Building Synchrophiezed Measurement Systems for Future Grid Operations

Authors: David Schooley, ComEd, Yi Hu and Damir Novosel, Quanta Technology, USA

In the past twenty years, ComEd has witnessed major changes not only in its own territory but across the entire Eastern Interconnection. The noticeable changes include the increasingly high penetration of inverter-based resources, resulting from public-policy driven increases in the amount of wind and solar generation and the retirement of multiple coal generation plants. The pace of change is anticipated to quicken in the foreseeable future as many states in the US are moving towards a low or no carbon electrical power supply future. As a result, the operating conditions of the current ComEd have been changed and will continue to change. The operating conditions of the future ComEd system grid will be very different from today’s operating conditions. Reduced system inertia, decreased short circuit current, and faster system dynamic response are already happening, and will become more pronounced in a future power grid.
Many on-going initiatives are aimed to continue improving the reliability performance metrics through modernize ComEd’s distribution systems. ComEd envisioned that it could become a network service provider/integrator (NSPI) for distribution systems to provide a variety of services to existing and new types of customers and partners as part of its Utility of the Future roadmap. Realizing this vision would require a much greater visibility and controllability of its T&D systems.

In response to and in anticipation of continued operation condition changes in the ComEd and the Eastern Interconnection control areas, ComEd has embarked on many initiatives to modernize its transmission grid and distribution networks. Adopting new technologies, such as synchronized measurement technology, to improve and enhance ComEd operations is one of these major initiatives. For example, as inverter-based generation does not have inertia, any changes in the system happened faster and require better visibility across the interconnected grid. Synchronized measurements, with their 1 microsecond accuracy allow for much faster tracking of the events than conventional EMS/SCADA and through GPS synchronization visibility of the events across the grid. Furthermore, data sharing across neighboring utilities is important to address fast grid events. Exelon companies (ComEd, BGE, PECO, and PEPCO Holdings) are working together to both build a robust, productized system and to allow for data sharing across the grid.

Deploying synchrophasor technology for future grid operations: ComEd’s early involvement with the synchrophasor technology started after the 2003 blackout through participation in the Eastern Interconnection Phasor Project (EIPP) and later in the North American Synchro-Phasor Initiative (NASPI) activities.
ComEd’s experience with synchrophasor technology deployment and application stems back to 2009, when it first joined a PJM-led project co-funded by the U.S. Department of Energy through the Smart Grid Investment Grant (SGIG).  Through the PJM synchrophasor project and ComEd’s own follow-on efforts, ComEd has acquired a great deal of knowledge and proficiency with the deployment of synchrophasor systems and the use of the valuable information they provide.  For example, synchrophasor data greatly improves the accuracy and speed of the post-event analysis and the information has been found valuable in identifying events and issues that were not visible before with other tools/systems. It is also part of the data sets required for meeting NERC PRC-002-2 requirements.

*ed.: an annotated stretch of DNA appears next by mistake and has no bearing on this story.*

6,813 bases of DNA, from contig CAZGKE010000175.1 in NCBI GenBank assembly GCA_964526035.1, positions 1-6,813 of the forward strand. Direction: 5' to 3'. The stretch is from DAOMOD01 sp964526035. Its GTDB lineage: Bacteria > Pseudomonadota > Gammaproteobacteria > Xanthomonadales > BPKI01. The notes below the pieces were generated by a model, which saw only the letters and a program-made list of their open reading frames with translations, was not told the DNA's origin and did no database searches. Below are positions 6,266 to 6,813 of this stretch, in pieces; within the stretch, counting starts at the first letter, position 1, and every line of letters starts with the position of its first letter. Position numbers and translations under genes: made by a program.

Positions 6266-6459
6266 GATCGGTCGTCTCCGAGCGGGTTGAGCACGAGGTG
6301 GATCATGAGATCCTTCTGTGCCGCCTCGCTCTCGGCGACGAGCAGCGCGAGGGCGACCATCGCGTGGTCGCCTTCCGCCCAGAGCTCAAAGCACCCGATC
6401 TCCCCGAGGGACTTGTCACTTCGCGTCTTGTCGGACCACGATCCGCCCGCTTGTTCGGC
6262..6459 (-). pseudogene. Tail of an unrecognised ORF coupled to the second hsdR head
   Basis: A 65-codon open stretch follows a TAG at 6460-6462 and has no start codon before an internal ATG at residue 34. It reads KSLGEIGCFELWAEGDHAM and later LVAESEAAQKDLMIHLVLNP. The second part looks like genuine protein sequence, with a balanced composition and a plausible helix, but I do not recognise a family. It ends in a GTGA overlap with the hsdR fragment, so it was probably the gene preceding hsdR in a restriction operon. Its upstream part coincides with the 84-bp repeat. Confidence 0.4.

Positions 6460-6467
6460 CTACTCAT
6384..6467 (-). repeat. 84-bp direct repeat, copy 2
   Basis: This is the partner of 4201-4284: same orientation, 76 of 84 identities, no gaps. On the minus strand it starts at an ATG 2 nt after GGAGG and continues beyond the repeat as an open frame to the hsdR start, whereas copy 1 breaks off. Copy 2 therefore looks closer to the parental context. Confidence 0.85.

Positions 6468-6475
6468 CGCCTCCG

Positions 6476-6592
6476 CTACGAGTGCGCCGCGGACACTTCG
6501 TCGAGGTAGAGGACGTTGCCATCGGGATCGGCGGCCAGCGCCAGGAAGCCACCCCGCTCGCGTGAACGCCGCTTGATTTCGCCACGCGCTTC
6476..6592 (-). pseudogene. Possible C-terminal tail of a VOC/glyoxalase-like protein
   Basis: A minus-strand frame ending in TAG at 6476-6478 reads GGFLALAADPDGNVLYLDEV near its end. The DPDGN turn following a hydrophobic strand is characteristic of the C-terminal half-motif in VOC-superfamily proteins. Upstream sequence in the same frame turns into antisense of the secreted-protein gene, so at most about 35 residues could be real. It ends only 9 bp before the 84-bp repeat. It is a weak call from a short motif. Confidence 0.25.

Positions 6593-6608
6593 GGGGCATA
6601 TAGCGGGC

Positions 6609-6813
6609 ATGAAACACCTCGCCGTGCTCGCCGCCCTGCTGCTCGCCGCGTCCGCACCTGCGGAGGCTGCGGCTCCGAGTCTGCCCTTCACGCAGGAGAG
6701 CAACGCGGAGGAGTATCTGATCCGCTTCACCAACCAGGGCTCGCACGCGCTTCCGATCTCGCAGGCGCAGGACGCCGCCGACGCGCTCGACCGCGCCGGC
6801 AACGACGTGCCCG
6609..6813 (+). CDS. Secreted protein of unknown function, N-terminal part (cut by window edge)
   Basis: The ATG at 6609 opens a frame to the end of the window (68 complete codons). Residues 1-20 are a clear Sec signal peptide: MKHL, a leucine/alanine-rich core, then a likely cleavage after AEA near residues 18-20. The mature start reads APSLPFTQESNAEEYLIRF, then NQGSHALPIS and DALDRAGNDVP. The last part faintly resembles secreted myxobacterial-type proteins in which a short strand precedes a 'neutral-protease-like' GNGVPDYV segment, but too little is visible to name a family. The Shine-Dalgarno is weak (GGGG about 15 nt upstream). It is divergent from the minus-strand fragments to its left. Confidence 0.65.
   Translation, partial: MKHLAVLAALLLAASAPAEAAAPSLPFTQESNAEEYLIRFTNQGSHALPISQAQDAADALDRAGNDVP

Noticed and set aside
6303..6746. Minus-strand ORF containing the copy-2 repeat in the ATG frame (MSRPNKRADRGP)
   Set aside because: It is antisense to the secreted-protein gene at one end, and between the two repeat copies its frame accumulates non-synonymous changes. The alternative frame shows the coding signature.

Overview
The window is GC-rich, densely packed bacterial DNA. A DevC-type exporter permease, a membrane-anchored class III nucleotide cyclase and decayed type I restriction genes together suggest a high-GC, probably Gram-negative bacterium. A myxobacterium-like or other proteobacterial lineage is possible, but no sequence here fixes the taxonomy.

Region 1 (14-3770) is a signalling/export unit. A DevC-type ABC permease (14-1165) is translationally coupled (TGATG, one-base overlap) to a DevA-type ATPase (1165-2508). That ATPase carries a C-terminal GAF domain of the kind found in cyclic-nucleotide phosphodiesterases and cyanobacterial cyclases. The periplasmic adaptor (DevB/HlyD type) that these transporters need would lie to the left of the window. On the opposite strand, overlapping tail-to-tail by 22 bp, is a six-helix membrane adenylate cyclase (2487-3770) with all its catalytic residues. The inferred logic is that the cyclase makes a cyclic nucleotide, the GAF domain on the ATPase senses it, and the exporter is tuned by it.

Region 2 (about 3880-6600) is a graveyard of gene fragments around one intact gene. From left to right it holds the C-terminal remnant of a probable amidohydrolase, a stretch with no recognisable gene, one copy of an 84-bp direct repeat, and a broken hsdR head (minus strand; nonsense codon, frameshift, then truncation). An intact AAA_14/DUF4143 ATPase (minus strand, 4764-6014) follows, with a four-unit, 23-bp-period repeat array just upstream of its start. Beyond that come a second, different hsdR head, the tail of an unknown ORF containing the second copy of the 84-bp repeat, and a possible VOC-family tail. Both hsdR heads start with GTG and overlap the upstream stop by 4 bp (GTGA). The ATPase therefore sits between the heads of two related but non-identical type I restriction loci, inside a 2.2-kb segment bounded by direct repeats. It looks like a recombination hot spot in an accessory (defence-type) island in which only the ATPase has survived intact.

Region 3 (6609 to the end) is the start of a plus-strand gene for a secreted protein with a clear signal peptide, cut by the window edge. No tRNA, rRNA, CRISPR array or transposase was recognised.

This positive experience, coupled with the knowledge gained through active participation at NASPI, NERC, and IEEE activities, has shown that synchrophasor technology could play a major role in economical and reliable operation of the future ComEd transmission grid and distribution systems.

For offline applications, in addition to post-event analysis, model validation ensures that system operating safety margins are based on accurate generator, load, and system models that allow for the maximum capacity of the transmission grid to be utilized.
Real-time synchrophasor applications that enhance ComEd’s transmission grid operations include: Linear State Estimator for real-time data validation, and Online Model Monitoring and Adjustment for keeping the models updated in real-time; Fast System Condition Assessment after forced outages; Voltage Stability Analysis, Island Operation and System Restoration Support; Wide-Area Voltage/VAR Control; and Wide-Area System Integrity Protection Schemes.
Synchrophasor could also be applied to improve ComEd’s distribution operations in five functional areas through (1) improve/enhance classical and modern distribution functions with the use of synchrophasors, and (2) implement advanced and future distribution functions that depend on synchrophasors. The five functional areas are: distribution system operations, distributed energy resource (DER) integration, system monitoring, protection, automation and control, asset management and reliability, and planning and analysis.
However, integrating synchrophasors into ComEd’s day-to-day operations requires sizable investment to deploy the technology in ComEd’s transmission grid and distribution systems. For example, to achieve a full observability of the transmission grid and increase the number of practical applications, it will be needed to substantially increase the number of PMUs, improve data quality, increase redundancy, and ensure the deployed synchrophasor systems to comply with NERC CIP standards.

Relion advanced protection & control.
BeijingSifang June 2016